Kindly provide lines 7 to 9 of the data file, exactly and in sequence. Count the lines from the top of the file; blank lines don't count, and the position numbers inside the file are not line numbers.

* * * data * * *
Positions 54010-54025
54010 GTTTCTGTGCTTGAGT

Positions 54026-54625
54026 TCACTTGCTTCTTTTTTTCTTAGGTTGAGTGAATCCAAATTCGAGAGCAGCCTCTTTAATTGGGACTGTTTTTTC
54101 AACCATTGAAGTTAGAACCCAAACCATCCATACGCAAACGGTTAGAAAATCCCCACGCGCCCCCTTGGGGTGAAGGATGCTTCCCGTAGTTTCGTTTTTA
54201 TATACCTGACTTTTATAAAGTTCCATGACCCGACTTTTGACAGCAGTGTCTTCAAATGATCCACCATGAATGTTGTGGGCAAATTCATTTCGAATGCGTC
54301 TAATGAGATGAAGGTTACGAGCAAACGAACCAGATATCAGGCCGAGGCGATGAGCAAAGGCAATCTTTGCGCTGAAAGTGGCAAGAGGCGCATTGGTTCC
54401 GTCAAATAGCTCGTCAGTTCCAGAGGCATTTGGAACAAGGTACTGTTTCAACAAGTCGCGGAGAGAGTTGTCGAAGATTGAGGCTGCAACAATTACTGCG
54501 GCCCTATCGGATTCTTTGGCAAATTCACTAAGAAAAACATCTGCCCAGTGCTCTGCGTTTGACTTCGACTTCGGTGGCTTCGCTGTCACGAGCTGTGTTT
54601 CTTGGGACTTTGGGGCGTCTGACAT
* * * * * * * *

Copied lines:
54301 TAATGAGATGAAGGTTACGAGCAAACGAACCAGATATCAGGCCGAGGCGATGAGCAAAGGCAATCTTTGCGCTGAAAGTGGCAAGAGGCGCATTGGTTCC
54401 GTCAAATAGCTCGTCAGTTCCAGAGGCATTTGGAACAAGGTACTGTTTCAACAAGTCGCGGAGAGAGTTGTCGAAGATTGAGGCTGCAACAATTACTGCG
54501 GCCCTATCGGATTCTTTGGCAAATTCACTAAGAAAAACATCTGCCCAGTGCTCTGCGTTTGACTTCGACTTCGGTGGCTTCGCTGTCACGAGCTGTGTTT